Portion/Yield:Serves 6 as a main course
I like a good barbecue or ‘braai’ as we call this cooking method in South Africa. Arguably the weather is good for a large proportion of the year there, hence they have truly mastered the art of successful barbecuing. This recipe is my version of the South-African classic lamb dish called Sosaties, meaning lamb on a skewer (or kebabs). Traditionally, Sosaties are made with fatty shoulder and leg of lamb meat that is cubed and then marinated in a rich, thick, fruit-based curry marinade for up to 3 days. However, if you can’t wait that long, marinate the meat overnight and hope for the best.
There is a predominantly Cape Malay influence in the history of the traditional cookery of Cape Town. Malay is the ‘name’ given to immigrants that came to South Africa from North Africa, Malaysia and anywhere in between. These immigrants made Cape Town their home and over the years, they gradually merged their different cooking styles, resulting in the classic Cape Malay cooking style and traditions as we know them today. Sosaties is one of those adapted Cape Malay-influenced dishes that has been passed on from generation to generation.
I always make a good-sized batch of the marinade, then put some in a sealed jar and keep it in the fridge. It forms the perfect base for my homemade curries, and a tablespoon stirred in with cooked chicken and crème fraîche, makes a lovely coronation chicken sandwich too!
Ingredients & Method
For the curry marinade
- 1 tablespoon coriander seeds
- 4 cloves
- 1 teaspoon ground turmeric
- 1 teaspoon garam masala
- 1 tablespoon mild Madras curry powder
- 1 clove garlic, crushed
- 3 tablespoons olive oil
- 2 large onions, chopped
- 3 sticks celery, chopped
- 1 bay leaf
- 3 tablespoons demerara sugar
- 2 fresh red chillies, chopped
- 175ml cider vinegar
- 2 tablespoons Worcestershire sauce
- 150g peach or mango chutney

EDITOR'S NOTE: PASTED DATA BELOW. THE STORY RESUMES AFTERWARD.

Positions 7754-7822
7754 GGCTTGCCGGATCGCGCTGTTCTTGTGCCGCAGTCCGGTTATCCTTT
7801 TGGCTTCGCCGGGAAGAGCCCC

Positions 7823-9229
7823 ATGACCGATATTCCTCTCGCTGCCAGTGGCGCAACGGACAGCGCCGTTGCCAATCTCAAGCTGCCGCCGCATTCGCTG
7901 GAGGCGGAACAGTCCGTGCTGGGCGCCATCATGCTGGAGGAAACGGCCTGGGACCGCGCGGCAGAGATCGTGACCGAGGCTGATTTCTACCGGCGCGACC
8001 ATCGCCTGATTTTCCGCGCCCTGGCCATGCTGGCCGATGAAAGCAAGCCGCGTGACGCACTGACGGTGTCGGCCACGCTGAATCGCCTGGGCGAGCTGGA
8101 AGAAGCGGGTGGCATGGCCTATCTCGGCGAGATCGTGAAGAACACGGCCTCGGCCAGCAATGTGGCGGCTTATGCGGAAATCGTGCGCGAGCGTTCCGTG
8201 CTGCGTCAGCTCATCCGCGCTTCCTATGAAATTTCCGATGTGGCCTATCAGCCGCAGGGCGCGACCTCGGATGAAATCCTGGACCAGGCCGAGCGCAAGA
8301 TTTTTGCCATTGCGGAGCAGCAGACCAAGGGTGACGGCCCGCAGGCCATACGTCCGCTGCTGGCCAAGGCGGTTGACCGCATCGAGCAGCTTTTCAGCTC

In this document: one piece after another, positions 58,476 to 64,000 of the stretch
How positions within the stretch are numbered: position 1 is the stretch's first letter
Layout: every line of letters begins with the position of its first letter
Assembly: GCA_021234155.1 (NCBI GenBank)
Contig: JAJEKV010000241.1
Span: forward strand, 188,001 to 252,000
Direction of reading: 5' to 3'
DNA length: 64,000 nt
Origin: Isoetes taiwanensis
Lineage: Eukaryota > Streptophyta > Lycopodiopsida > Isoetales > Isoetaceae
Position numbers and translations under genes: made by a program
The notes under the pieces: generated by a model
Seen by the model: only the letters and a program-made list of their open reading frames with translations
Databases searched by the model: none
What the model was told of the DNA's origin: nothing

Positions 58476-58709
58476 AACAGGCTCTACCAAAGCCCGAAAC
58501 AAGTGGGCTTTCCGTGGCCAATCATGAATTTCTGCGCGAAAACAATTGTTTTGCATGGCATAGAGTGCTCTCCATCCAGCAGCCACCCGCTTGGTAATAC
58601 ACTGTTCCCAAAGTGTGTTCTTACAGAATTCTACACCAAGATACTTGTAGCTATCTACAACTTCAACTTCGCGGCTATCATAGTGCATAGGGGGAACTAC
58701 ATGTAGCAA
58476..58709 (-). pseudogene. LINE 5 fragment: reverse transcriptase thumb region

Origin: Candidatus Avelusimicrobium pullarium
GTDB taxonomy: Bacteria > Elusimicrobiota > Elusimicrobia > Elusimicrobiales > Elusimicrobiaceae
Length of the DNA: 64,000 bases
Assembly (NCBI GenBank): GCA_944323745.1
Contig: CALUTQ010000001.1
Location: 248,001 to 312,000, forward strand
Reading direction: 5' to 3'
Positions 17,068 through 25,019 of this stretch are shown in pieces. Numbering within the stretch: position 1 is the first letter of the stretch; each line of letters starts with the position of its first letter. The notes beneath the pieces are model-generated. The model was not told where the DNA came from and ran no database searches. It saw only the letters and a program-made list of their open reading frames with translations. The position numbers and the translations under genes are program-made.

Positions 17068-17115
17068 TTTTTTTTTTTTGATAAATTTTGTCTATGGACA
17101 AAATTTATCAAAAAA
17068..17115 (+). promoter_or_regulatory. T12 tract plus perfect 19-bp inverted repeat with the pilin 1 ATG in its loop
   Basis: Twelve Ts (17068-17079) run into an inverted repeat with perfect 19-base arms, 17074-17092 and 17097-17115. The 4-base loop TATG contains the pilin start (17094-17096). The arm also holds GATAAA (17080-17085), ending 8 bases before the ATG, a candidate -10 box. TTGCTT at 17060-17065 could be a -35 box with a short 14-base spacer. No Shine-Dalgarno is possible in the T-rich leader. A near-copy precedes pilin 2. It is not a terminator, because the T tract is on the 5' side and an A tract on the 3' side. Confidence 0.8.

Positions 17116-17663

- 150ml cold water
- sea salt and freshly cracked black pepper
For the lamb kebabs
- 600g shoulder of lamb (boned weight)
- 200g Curry Marinade (see above)
- 12 large ready-to-eat dried apricots
- 12 fresh bay leaves
First, make the marinade. Put the coriander seeds and cloves in a small pan and lightly toast over a low heat for 2 minutes. Remove from the heat and then crush using a pestle and mortar, along with the ground spices, garlic, a small splash of olive oil and salt and pepper, mixing well.
Heat the remaining oil in a saucepan and sauté the onions and celery over a high heat for 7–8 minutes or until golden brown. Add the bay leaf, sugar and chillies and sauté for a further 2 minutes. Add the cider vinegar and Worcestershire sauce to the pan and let the liquid bubble, stirring and scraping the base of the pan with a wooden spoon to deglaze it. Boil rapidly over a high heat for 6–8 minutes or until the liquid has reduced and thickened to a syrup.
Add the chutney and water and bring to the boil. Reduce the heat to a gentle simmer, then cover and cook the marinade for about 30 minutes or until thickened and glossy, stirring occasionally to prevent the marinade from catching.
Remove from the heat and remove and discard the bay leaf. Use a stick blender to pulse-blend the marinade until it forms a spreadable paste – it’s your choice if you want a smooth or a slightly coarse marinade. Transfer the marinade to a suitable container and let it cool, then cover and chill in the fridge for at least 24 hours before use, to let the flavours blend and develop.
Make the kebabs. Remove the excess fat and sinew from the lamb, then roughly cut the lamb into large cubes (I work on using about 6 pieces of lamb per skewer). Measure the quantity of marinade needed and then mix the diced lamb with the marinade in a bowl. Transfer the lamb and marinade to an airtight container and chill in the fridge for at least 1 day before cooking, or for up to 3 days for maximum taste.
Soak 6 bamboo skewers in cold water about 30 minutes before you are ready to assemble the kebabs. Preheat the barbecue, preheat a griddle pan on the hob or preheat the grill, when you are ready to cook the kebabs.
For each kebab, skewer 2 pieces of marinated lamb with 1 dried apricot and a bay leaf, then skewer 2 more pieces of lamb, another dried apricot and another bay leaf, then finish with 2 more pieces of lamb. Repeat with the remaining pieces of marinated lamb, dried apricots and bay leaves to make the 6 kebabs.
Cook the kebabs on the barbecue over medium-hot coals or medium heat for 10–12 minutes or until the lamb is caramelised on the outside but is still pink on the inside, turning regularly. Alternatively, cook the kebabs on a hot, ridged griddle pan over a high heat for about 6 minutes on each side, turning regularly, or cook them under a preheated medium grill for about 6 minutes on each side, turning occasionally.
Remove the kebabs from the heat and leave to rest in a warm place for about 6 minutes before serving. Serve with salads of your choice.
Store the leftover marinade in a sealed, sterilised jar in the fridge and use within 1 month. Once opened, keep refrigerated and use within 1 week.